Paris in the Spring: Tourist Tips


[FR : Laisse tomber ton plan idiot de visiter à Paris, une ville sans intérêt pour le tourisme, tout comme pour l’habitation.]

I used to live in San Francisco, and moved to Paris in 1999. Ironically, both are leading tourist cities whose attraction and reputation is largely based on bygone times. For example, in San Francisco: the Victorian era, the fifties, the sixties. In Paris: the Middle Ages, the Belle Époque, the fifties. Vestiges of these truly wonderful periods do still exist, as well as modern elements that make these cities interesting for tourism or habitation, coexisting with the many disadvantages and annoyances of modern life (one of which is living in a city overrun with stupid tourists).

But enough philosophizing, let’s get practical.


For your Internet research before leaving home, use

official Paris tourist office

Time Out Paris

vide-greniers (neighborhood garage sales) (attention: green dots only)

General Tips

Paris has shitty weather, kind of like NY or Boston, although pleasant surprises can happen. Don’t forget your umbrella. Dress nice: there is no such thing as being overdressed in Paris. English is almost universally spoken in tourist situations (hotels, restaurants, museums), but it’s nice to ask first “Pardon me, do you speak English?” (or much better, “Excusez-moi, parlez-vous anglais ?”) Like everywhere, a few basic words like “merci” et “s’il vous plaît” are appreciated!


Getting around Paris on public transportation is easy, and there is no reason at all to have a car in town. Ask for a Métro/bus system (RATP) map (“plan de réseau”) in any station. Most buses run until about 11pm, the Métro runs until about 12:30am. The Métro runs 1 hour later on Friday and Saturday night. There is a system of (less-convenient) buses all night (Noctilien). A Métro pass “Paris Visite” for zones 1-3 (good also for the bus and most importantly for the funicular of Montmartre) for the period of your visit is a good idea and saves having to worry about tickets. At click the British flag. There is also the one-week Carte Orange, which starts on Mondays no matter when you buy it. At the worst, you may need to pay for a few cab rides, but they are not too expensive. When you get here you should buy a proper street map with all the streets (about 5-10 euros at a newsstand, booklet form is best. I like “Paris facile A-Z”). The free maps are good up to a point, but do not show all the streets. You can get from the airports to central Paris on public transport. If you are alone this is more economical (about 10 euros) but if you are two or more, or with a lot of baggage, consider taking a cab (minimum 30 euros), except if you are in the middle of rush hour when traffic will affect the cab fare and driving time.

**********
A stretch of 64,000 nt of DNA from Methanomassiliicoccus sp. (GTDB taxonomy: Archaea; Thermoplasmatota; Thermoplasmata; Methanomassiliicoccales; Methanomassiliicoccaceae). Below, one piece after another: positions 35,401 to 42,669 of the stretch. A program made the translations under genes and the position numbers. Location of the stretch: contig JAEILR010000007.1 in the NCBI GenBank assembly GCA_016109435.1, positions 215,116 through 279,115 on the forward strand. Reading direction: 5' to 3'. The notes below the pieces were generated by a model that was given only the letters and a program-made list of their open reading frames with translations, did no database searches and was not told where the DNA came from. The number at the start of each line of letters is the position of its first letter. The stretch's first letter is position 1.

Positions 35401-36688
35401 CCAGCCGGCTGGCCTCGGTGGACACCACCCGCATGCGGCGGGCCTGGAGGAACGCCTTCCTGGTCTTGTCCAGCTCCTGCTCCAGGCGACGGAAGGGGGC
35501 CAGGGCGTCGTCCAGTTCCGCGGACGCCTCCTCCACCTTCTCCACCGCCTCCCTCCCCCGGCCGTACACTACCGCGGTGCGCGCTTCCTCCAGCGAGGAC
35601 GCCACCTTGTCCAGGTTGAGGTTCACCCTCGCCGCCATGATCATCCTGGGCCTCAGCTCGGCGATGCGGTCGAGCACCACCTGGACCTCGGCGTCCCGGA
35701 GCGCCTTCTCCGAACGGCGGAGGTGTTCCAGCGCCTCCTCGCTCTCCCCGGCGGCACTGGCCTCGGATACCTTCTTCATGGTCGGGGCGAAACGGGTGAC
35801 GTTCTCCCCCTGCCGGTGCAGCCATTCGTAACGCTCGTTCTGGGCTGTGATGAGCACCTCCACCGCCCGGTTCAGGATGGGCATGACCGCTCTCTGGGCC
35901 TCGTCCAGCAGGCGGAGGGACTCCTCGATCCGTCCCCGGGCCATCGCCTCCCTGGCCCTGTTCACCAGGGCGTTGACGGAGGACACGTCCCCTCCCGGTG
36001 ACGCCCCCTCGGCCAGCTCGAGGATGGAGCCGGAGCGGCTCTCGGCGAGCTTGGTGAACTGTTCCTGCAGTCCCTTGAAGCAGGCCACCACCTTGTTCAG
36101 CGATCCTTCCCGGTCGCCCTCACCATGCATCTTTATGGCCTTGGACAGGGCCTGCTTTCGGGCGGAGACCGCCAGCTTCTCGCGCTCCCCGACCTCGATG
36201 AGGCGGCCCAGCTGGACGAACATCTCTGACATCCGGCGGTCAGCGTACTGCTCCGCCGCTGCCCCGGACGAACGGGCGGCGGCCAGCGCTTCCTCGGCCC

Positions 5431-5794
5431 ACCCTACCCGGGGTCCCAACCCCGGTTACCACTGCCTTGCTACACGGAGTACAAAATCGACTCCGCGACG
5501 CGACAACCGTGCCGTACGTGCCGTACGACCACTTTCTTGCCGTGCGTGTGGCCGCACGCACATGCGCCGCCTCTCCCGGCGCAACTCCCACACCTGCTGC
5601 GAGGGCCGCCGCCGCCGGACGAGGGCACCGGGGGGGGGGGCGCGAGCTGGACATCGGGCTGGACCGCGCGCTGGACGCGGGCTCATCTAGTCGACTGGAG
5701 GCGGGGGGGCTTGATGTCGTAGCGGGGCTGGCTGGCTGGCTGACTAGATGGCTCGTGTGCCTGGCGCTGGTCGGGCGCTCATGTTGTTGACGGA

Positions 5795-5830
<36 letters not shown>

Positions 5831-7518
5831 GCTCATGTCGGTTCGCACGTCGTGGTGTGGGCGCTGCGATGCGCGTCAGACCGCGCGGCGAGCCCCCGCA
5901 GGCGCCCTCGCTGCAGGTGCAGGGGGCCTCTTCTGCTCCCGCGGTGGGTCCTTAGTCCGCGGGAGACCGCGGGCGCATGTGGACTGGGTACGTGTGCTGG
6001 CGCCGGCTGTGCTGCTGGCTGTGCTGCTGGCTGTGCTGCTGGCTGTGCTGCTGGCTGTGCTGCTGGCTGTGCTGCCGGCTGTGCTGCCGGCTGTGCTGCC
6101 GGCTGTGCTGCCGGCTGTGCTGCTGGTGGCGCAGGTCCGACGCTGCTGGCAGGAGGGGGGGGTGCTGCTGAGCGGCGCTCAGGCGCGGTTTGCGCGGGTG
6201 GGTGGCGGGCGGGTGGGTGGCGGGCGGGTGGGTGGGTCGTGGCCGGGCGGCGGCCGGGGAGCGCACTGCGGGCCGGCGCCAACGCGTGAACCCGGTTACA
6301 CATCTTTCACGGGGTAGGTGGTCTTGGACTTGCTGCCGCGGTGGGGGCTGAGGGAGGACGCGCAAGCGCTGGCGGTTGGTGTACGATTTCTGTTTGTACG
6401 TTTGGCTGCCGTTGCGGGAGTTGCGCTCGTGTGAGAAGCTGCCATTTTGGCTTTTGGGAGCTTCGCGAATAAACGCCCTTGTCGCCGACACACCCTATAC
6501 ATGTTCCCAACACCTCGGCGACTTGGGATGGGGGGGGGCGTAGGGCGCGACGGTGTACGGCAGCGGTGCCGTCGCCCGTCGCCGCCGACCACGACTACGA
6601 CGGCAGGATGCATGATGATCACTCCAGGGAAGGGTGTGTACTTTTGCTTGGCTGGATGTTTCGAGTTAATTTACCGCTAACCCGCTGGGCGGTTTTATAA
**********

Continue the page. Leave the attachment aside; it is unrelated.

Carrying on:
Paris numbers start with 01. Portable phones start with 06. You would dial my old home number (no longer in service) 01 48 04 72 84 from the USA as 011 33 1 48 04 72 84. Tobacco is sold only (officially) in tobacco shops, which have a red “tabac” sign. Most bars have some under the counter. To make phone calls here in pay phones (increasingly rare) you will need a phone card (Télécarte) which is sold at tobacco shops. Get ONLY a Télécarte, not any other card; there are all kinds of other sleazy ones. You can buy a small one, 50 unités. Some pay phones take credit cards too. Much less complicated: your American portable phone may work in Europe if it is GSM (digital) tri-band. Check into it before you travel. Do not expect to find free WiFi everywhere like you have back home. There is free WiFi in some Paris parks.


Breakfast is an espresso and a croissant, or a tartine beurée (bread and butter), perhaps at the counter of a bar (where there may be a basket of croissants already so you can grab one). Do not attempt to get complicated with the coffee, this is not Starbucks. As you have an American accent, you will be asked if you want a “little coffee.” Answer in the affirmative, this should get you an espresso. Otherwise, your coffee will be diluted with lots of hot water since it appears that Americans like it that way. If you choose to sit at a table in a café (and especially outside), the prices may be higher than at the bar, but you have bought the right to sit at the table for a long time and read your book, look at chicks (don’t forget your sunglasses), etc.

Lunch can be a sandwich bought at a boulangerie (bakery) if you are on the run or economizing (but don’t forget to take a little piece of pie too). Look for a nearby park to eat in. Theoretically it is prohibited to drink alcohol in the park, so be discrete, and be polite if the guard busts you. Otherwise, have a nice meal at a restaurant or brasserie. Many places have a menu (a set of particular dishes, often entrée-plat-dessert) at a good price (10-14 E) at lunchtime, which by the way begins between 12:30 and 1:30pm; noon is a little early. Attention: Americans call an entrée an “appetizer” and a plat a “main course”. British call an entrée a “starter”. If the weather is nice, be sure to take advantage of tables on the terrasse (sidewalk).

At the end of the afternoon is a nice time to have an apéro (cocktail), particularly on another terrasse or in a bar where the tables have a view of the street so you can look at chicks. But here, it is considered exotic to drink “cocktails” in the American sense of a mixed drink (Sex on the Beach, etc.). Very popular are: beer, wine (by the glass), anisette (Ricard, etc.: add 5 volumes of water), cooked wines (Martini, etc.). You can have a coffee if you like. The big brands of French beer are atrocious just like in the USA (Kronenbourg, 1664, etc.) but you can often find a Belgian brand on tap (à pression).